The best thing about this book? Its reassuring look back at all the things the happy and successful students have enjoyed...


On graduation day, a patient teacher leads her class through a guessing game about what has been the best thing about kindergarten.

Mrs. Appleby is proud of her class. They’ve made hats and decorations and learned a special song to sing for their parents. But kindergarten is not over quite yet—there is time for one last, and most important, lesson. “Who can guess what is the best thing about kindergarten?” The students come up with lots of good answers—calendar time, the playhouse center, the block corner, arts and crafts time, math time, the writing center, storytime, recess—but none is correct, although Mrs. Appleby kindly reinforces the accomplishments and enjoyment her students have gained from each of these activities. The guessing game is interrupted by the graduation ceremony, which goes without a hitch, the proud students each doing their parts and receiving their diplomas. And at the end, she finally shares the answer: “You, my students, are the best thing about kindergarten.” The hurried, scribbly feel of Leng’s illustrations lend them the busy, hectic reality of a kindergarten classroom, especially on the exciting last day of school. She neatly captures the messiness and creativity that characterize young children, and her kindergarteners are a nice mix of races and genders.

The best thing about this book? Its reassuring look back at all the things the happy and successful students have enjoyed about kindergarten—equally valuable at the beginning and the end of the school year. (Picture book. 3-5)

Pub Date: June 18, 2013

ISBN: 978-1-897476-82-6

Page Count: 36

Publisher: Simply Read

Review Posted Online: May 8, 2013

Kirkus Reviews Issue: June 1, 2013

Did you like this book?

No Comments Yet

Skip this well-meaning but poorly executed celebration.


Children point out the things they love about their fathers.

“Daddy is always kind. He gives us support and shelter when things go wrong.” A child with a skinned knee (and downed ice cream cone) gets a bandage and loving pat from Daddy (no shelter is visible, but the child’s concerned sibling sweetly extends their own cone). Daddy’s a storyteller, a magician, supportive, loyal, silly, patient, and he knows everything. A die-cut hole pierces most pages, positioned so that the increasingly smaller holes to come can be seen through it; what it represents in each scene varies, and it does so with also-variable success. The bland, nonrhyming, inconsistent text does little to attract or keep attention, though the die cuts might (until they fall victim to curious fingers). The text also confusingly mixes first-person singular and plural, sometimes on the same page: “Daddy is like a gardener. He lovingly cares for us and watches us grow. I’m his pride and joy!” Even as the text mixes number the illustrations mix metaphors. This particular gardener daddy is pictured shampooing a child during bathtime. Más’ cartoon illustrations are sweet if murkily interpretive, affection clearly conveyed. Troublingly, though, each father and his child(ren) seem to share the same racial presentation and hair color (sometimes even hairstyle!), shutting out many different family constellations. Más does, however, portray several disabilities: children and adults wearing glasses, a child with a cochlear implant, and another using a wheelchair.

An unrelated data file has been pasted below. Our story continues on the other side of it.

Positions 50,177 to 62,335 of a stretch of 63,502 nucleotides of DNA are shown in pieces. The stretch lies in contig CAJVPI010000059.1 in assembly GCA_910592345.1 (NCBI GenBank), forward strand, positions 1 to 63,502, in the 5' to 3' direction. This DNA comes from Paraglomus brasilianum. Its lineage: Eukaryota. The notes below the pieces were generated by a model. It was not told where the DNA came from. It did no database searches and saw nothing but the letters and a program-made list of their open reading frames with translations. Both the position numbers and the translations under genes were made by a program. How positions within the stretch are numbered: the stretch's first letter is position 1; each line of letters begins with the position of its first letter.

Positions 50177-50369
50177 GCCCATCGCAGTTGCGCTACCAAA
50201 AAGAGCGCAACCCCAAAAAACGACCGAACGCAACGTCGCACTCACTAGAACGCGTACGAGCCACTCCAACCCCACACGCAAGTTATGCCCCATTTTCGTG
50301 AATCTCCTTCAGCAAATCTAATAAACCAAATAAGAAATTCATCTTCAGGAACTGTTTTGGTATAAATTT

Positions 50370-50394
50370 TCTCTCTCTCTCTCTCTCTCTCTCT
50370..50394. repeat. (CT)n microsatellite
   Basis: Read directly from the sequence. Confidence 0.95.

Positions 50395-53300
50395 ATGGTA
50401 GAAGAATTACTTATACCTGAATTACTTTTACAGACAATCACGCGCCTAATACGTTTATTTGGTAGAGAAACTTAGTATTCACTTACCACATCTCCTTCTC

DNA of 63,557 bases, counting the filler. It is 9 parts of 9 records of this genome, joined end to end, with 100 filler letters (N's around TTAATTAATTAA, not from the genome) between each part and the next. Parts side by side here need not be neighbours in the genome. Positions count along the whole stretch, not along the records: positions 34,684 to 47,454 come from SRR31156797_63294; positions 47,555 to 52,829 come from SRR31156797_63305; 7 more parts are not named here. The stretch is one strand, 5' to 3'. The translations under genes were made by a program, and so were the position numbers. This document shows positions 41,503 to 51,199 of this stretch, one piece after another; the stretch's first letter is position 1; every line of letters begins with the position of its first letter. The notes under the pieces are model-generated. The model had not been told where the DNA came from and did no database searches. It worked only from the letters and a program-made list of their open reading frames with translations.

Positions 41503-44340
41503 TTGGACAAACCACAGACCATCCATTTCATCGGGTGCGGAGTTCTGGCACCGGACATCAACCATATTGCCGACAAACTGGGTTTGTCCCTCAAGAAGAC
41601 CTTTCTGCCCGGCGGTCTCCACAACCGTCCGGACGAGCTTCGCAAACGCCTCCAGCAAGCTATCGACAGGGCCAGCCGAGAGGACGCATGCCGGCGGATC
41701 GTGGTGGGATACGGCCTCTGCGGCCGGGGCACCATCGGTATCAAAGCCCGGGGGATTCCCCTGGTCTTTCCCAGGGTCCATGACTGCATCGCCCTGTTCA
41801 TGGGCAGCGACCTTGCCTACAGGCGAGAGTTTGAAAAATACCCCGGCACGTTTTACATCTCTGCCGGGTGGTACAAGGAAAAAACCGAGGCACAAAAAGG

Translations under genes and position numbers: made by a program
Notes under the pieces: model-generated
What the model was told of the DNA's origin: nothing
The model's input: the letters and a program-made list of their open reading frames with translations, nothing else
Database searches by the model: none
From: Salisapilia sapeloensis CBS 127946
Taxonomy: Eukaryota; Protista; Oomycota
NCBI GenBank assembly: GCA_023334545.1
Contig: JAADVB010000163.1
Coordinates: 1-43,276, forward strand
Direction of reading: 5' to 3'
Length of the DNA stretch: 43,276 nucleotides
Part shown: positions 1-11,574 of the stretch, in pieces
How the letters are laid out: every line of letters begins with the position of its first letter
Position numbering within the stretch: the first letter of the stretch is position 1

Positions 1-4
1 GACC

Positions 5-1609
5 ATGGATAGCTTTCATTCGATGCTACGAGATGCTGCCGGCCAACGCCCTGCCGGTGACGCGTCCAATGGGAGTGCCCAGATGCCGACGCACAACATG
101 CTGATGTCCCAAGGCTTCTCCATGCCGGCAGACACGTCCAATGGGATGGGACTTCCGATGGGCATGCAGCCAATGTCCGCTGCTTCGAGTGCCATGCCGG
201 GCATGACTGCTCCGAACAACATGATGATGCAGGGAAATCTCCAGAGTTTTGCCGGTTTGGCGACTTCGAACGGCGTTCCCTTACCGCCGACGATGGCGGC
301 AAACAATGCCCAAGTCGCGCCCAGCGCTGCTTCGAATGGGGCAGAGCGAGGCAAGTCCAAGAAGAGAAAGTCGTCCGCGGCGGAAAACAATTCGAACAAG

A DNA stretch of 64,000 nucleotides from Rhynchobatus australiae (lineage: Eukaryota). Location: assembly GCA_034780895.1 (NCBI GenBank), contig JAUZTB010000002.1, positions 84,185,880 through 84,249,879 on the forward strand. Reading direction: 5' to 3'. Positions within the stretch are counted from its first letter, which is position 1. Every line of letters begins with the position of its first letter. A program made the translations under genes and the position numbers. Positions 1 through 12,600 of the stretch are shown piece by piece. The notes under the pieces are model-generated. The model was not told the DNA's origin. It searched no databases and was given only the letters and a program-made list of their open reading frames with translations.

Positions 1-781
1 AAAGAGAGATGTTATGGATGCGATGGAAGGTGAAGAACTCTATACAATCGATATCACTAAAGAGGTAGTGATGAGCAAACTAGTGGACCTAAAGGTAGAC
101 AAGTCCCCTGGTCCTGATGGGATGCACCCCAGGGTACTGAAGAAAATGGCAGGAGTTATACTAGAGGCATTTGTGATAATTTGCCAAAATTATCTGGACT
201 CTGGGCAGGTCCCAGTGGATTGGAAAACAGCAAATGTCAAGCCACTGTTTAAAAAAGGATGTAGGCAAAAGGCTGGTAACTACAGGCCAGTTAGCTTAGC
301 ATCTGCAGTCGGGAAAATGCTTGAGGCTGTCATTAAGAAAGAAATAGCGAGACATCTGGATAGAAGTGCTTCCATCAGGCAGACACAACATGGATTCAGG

Skip this well-meaning but poorly executed celebration. (Picture book. 3-5)

Pub Date: March 24, 2020

ISBN: 978-0-593-12305-8

Page Count: 32

Publisher: Rodale Kids

Review Posted Online: March 18, 2020

Kirkus Reviews Issue: April 1, 2020

Did you like this book?

No Comments Yet

A forgettable tale.


Dot, the smallest reindeer at the North Pole, is too little to fly with the reindeer team on Christmas Eve, but she helps Santa in a different, unexpected way.

Dot is distressed because she can’t jump and fly like the other, bigger reindeer. Her family members encourage her and help her practice her skills, and her mother tells her, “There’s always next year.” Dot’s elf friend, Oliver, encourages her and spends time playing with her, doing things that Dot can do well, such as building a snowman and chasing their friend Yeti (who looks like a fuzzy, white gumdrop). On Christmas Eve, Santa and the reindeer team take off with their overloaded sleigh. Only Dot notices one small present that’s fallen in the snow, and she successfully leaps into the departing sleigh with the gift. This climactic flying leap into the sleigh is not adequately illustrated, as Dot is shown just starting to leap and then already in the sleigh. A saccharine conclusion notes that being little can sometimes be great and that “having a friend by your side makes anything possible.” The story is pleasant but predictable, with an improbably easy solution to Dot’s problem. Illustrations in a muted palette are similarly pleasant but predictable, with a greeting-card flavor that lacks originality. The elf characters include boys, girls, and adults; all the elves and Santa and Mrs. Claus are white.

A forgettable tale. (Picture book. 3-5)

Pub Date: Sept. 26, 2017

ISBN: 978-1-338-15738-3

Page Count: 24

Publisher: Cartwheel/Scholastic

Review Posted Online: Aug. 21, 2017

Kirkus Reviews Issue: Sept. 1, 2017

Did you like this book?